Down the Clickhole: The allure of clickbait news
By Josie Abugov
On most days, when my eighth period class ends, I head as quickly as I can to the senior lot and zip through the 818 until I get home. I immediately change into pajamas and make myself an iced coffee. I am exhausted. Over it. It’s probably only 3 p.m. at this point. I’ve done zero exercise in the past month, but I act as if I’ve completed my third marathon of the day.
Crawling into bed, my iced coffee in one hand, my phone in the other, I shamelessly scour through Clickhole’s Instagram page, the social media equivalent of both the Rocky Horror Picture Show and a glass of lemonade.
Clickhole, the Onion’s satirical website and social media page that spoofs prominent clickbait sites, is a deep void of endless and addictive posts.
The site launched in 2014, when The Onion stopped publishing print issues and shifted its focus entirely to web. At first glance, Clickhole humor seems bizarre and illogical. Quotes that make no sense. Out of context faux clickbait headlines. A black hole of meaninglessness. People seem to either love Clickhole or simply not get it.
For those who do love it, Clickhole serves as this odd internet cult favorite. Consistent in its bizarre, dry humor, the style of its content is predictable.Getting lost in the maze of Clickhole is easier than prematurely stopping a juice cleanse.
But under the surface, there is undeniable intelligence and social commentary weaved into their ludicrous headlines. This past May, Clickhole launched Patriothole, which satirizes online conservative news outlets. Headlines such as, “Steve Bannon Has Completed His Yearlong Plan to Become Increasingly Irrelevant Before Eventually Getting Fired” and “Wasting Taxpayer Money? The White House Reportedly Spends $7.99 A Month On A Free Hulu Trial Obama Forgot to Cancel” run on Clickhole's website.
When Clickhole gets political, it often replaces its nonsensical humor with something legitimately clever and illuminating about society. Sadly, as political unrest and confusion increases nationally, I've seen more and more legitimate headlines that sound like they belong on Clickhole.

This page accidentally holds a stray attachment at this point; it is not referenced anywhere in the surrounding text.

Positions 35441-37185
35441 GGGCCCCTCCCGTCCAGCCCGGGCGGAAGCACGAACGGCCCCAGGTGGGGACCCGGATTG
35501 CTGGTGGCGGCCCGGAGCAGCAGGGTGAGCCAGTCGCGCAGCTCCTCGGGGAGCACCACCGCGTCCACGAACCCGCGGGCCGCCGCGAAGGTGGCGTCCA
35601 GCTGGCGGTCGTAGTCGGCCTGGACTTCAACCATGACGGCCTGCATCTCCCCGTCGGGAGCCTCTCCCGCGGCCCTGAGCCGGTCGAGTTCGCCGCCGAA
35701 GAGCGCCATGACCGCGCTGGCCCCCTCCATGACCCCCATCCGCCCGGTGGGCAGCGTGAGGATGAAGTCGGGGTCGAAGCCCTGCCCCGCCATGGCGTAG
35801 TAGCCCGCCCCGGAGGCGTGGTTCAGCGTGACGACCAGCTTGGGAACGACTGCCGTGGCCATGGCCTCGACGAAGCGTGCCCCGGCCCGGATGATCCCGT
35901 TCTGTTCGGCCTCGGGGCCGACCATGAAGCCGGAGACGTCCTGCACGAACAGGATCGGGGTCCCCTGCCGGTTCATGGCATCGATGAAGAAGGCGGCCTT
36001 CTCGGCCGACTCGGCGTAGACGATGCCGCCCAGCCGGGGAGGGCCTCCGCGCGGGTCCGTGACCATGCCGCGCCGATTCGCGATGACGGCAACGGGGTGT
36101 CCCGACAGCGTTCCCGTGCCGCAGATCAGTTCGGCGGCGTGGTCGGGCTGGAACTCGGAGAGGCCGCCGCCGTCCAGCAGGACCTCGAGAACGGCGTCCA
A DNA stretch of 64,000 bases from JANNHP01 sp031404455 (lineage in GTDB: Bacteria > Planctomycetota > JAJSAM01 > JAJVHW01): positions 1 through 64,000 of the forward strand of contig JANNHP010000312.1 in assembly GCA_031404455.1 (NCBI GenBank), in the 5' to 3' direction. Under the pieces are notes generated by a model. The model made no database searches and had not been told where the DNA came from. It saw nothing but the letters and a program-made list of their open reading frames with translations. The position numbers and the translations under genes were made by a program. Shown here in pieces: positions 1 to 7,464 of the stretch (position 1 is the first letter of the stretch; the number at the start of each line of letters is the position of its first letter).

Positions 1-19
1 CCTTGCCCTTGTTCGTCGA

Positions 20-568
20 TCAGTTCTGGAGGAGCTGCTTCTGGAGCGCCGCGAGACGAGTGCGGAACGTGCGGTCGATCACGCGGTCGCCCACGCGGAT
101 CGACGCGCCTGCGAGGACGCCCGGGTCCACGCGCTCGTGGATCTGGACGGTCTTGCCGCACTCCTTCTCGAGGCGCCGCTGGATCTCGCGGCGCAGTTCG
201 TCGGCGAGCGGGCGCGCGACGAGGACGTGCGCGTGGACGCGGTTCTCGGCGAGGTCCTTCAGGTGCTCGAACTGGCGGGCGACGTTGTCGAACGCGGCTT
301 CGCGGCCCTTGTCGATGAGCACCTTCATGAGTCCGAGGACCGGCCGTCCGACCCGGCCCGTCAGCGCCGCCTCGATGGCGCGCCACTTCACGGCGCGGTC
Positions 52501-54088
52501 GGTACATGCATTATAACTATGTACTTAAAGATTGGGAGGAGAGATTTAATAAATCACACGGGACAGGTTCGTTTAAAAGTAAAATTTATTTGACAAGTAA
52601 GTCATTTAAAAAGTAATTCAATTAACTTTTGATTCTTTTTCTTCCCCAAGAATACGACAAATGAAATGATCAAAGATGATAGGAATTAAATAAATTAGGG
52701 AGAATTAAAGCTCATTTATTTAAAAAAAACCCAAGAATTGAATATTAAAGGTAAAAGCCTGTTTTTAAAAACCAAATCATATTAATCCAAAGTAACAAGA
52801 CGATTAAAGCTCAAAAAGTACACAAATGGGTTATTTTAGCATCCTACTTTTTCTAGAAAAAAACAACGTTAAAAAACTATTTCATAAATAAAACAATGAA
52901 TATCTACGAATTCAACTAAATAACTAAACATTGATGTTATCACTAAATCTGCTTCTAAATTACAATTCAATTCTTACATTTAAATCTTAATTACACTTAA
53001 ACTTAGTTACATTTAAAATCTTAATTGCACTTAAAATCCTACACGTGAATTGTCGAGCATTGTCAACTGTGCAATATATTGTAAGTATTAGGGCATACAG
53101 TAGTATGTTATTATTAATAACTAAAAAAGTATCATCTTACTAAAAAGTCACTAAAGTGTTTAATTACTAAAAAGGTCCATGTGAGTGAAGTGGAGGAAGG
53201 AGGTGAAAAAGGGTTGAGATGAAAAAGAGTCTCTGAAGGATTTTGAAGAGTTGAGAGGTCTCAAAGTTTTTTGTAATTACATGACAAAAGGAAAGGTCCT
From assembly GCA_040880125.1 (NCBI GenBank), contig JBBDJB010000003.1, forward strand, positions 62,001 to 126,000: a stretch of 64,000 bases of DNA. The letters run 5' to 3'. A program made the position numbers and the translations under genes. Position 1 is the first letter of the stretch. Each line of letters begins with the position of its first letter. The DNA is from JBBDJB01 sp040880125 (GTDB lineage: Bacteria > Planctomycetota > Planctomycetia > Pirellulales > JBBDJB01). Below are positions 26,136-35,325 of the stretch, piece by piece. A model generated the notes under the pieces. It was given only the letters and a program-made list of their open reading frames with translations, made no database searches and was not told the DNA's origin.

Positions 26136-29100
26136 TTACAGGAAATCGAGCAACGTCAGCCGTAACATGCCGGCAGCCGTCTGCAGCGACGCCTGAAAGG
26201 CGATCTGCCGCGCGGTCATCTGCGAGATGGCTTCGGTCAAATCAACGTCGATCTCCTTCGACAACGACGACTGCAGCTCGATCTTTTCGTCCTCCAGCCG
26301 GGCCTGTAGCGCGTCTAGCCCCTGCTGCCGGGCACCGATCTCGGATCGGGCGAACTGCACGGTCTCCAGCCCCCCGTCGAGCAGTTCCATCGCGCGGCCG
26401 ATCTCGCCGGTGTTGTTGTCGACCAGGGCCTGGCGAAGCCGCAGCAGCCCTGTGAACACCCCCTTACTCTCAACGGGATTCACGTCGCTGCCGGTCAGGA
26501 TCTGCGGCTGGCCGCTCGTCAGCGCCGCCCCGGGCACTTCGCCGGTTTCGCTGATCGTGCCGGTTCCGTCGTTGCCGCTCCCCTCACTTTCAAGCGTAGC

On a typical day, I feel not only academically overwhelmed, but politically overwhelmed. A lot of times, my CNN notifications make me want to either cry, take an anxiety nap or just generally yell. While I believe wholeheartedly that tuning out the news in response to feeling inundated with information isn't the right response, I also understand this reaction. With each news cycle more troubling than the next, we are living in uneasy and exhausting times.
Amid constant sensationalism and societal unrest, Clickhole and The Onion often provide relevant social commentary through satire and humor. As the nation’s political environment becomes increasingly polarized and unethical behavior abounds in the highest positions of power, these satirical online outlets illuminate the hypocrisy and ridiculousness of events in our country and the white house. Following Hurricane Maria, an Onion headline read, “Trump Administration Sends 30 Million Nothing to Puerto Rico Victims.” Following the Las Vegas shooting, The Onion headline read, “‘No way to prevent this' says only nation where this regularly happens.“
45 minutes later, I dramatically crawl out of bed. My empty mason jar of used-to-be iced coffee sits on my bedside table. Clickhole’s Instagram page is displayed on my phone screen. I watch a Clickhole video about a dog. I get a terrifying New York Times notification. As I do my homework in the evening, I wonder why the world is grieving.